Instructing a forensic accountant in family proceedings
Produced in partnership with Chris Bryden of 4 King’s Bench Walk
Instructing a forensic accountant in family proceedings

The following Family practice note produced in partnership with Chris Bryden of 4 King’s Bench Walk provides comprehensive and up to date legal information covering:

  • Instructing a forensic accountant in family proceedings
  • General principles
  • Valuation methodology
  • Instructing an expert
  • Potential considerations
  • Minority interests

It is commonly the case that where in financial remedy proceedings one of the assets is an interest in a limited company, the court will direct a valuation of that interest. Sometimes it will be straightforward to calculate the value of a business, such as a one-person incorporated trading entity, where there is no intrinsic value to the company and a formal valuation is not required and the accounts provide the necessary information. However, for a larger business, or one that involves multiple shareholders or a minority shareholding, it will usually be necessary for the court to appoint a forensic accountant to conduct a valuation. The procedural provisions relating to experts are set out in Family Procedure Rules 2010 (FPR 2010), SI 2010/2955, Pt 25—see also: Instructing an expert.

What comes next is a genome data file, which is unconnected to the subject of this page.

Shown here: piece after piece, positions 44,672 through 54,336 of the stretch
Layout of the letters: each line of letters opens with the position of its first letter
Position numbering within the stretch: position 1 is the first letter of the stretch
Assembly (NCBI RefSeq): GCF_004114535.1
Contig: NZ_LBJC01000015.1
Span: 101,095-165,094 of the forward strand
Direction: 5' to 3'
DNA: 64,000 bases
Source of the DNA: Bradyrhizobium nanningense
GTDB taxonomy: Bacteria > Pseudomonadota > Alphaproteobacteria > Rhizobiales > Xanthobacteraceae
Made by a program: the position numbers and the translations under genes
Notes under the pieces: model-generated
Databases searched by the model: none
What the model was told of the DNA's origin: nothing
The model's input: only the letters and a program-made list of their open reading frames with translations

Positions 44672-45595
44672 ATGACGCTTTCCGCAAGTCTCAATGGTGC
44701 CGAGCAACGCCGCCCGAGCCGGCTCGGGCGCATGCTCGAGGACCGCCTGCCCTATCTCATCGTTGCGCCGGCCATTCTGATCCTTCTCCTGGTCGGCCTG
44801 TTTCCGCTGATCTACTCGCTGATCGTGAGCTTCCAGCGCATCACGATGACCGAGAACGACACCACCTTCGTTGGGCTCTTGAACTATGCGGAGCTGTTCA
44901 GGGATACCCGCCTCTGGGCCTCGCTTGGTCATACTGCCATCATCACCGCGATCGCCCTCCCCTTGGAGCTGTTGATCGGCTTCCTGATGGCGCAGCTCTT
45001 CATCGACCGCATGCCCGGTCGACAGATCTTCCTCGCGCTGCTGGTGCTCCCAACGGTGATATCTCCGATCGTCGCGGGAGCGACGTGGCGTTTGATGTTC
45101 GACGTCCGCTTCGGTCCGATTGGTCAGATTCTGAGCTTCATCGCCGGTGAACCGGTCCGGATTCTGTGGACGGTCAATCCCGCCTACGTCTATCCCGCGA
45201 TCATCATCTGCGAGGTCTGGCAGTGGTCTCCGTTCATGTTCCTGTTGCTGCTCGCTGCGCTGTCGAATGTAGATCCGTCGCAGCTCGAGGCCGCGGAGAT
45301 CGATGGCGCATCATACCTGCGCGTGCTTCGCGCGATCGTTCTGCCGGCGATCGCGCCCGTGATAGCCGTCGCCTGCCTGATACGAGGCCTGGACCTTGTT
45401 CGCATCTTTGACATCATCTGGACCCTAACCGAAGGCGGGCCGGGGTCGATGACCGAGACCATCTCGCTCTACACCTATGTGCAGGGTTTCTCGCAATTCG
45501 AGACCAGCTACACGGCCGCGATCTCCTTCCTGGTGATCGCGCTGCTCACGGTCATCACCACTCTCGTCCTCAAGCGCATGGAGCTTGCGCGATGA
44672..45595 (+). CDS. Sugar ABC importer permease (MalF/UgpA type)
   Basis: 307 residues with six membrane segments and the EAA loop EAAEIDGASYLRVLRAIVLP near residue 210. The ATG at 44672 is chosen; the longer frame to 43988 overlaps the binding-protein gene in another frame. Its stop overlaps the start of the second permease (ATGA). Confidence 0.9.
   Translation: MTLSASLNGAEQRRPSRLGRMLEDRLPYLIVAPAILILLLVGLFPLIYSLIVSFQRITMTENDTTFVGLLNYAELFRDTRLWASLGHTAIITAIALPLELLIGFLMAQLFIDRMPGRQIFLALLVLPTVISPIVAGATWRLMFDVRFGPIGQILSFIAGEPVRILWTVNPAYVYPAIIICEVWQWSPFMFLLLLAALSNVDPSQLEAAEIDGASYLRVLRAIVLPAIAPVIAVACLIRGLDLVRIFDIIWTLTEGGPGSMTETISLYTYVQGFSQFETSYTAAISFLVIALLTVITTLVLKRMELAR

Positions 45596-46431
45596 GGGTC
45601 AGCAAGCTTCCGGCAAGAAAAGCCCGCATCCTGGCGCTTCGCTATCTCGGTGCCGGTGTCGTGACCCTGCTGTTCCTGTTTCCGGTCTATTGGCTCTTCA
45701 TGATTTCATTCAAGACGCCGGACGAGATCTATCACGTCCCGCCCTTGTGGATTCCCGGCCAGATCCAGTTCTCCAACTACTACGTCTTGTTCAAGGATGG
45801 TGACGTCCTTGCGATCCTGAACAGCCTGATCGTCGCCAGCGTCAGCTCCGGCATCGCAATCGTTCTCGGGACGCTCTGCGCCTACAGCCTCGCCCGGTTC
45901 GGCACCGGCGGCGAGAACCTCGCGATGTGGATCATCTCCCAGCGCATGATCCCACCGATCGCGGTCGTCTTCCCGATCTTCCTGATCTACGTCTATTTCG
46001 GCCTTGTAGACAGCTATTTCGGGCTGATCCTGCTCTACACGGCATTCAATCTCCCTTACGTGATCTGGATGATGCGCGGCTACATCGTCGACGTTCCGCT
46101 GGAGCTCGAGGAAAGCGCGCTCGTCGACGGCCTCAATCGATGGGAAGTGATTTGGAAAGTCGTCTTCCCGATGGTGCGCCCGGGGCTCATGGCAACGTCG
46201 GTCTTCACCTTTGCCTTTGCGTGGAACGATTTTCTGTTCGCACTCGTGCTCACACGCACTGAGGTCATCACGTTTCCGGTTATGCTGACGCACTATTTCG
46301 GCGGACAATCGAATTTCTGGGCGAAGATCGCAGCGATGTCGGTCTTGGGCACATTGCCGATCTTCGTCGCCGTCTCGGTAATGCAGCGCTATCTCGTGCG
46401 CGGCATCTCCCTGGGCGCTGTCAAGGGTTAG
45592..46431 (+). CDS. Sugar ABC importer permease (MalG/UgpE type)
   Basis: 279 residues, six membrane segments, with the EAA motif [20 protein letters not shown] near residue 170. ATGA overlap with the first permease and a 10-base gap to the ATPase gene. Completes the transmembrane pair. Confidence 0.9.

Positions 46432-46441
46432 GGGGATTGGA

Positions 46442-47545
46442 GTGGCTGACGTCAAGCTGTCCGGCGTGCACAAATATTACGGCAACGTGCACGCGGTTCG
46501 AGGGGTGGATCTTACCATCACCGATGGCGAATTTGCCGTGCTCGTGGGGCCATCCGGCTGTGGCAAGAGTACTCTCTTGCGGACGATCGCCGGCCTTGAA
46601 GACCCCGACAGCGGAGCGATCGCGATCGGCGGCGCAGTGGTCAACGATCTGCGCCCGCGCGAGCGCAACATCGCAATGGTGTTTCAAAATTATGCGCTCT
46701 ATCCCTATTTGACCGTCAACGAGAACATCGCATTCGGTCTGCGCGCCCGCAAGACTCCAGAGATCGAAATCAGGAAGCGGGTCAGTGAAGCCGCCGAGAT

The most common type of company interest in financial remedy proceedings is a family owned company, ie a company that the one or both of the parties built up and operated throughout the relationship, or which was introduced by one or both parties on marriage. Such a company will usually be limited by shares (with the suffix ‘Ltd’ after its name) and is distinct from a business run as a sole trader as it has a separate legal personality (per section 16(2) of the Companies Act 2006). There will be at least one director and often

Related documents:

Popular documents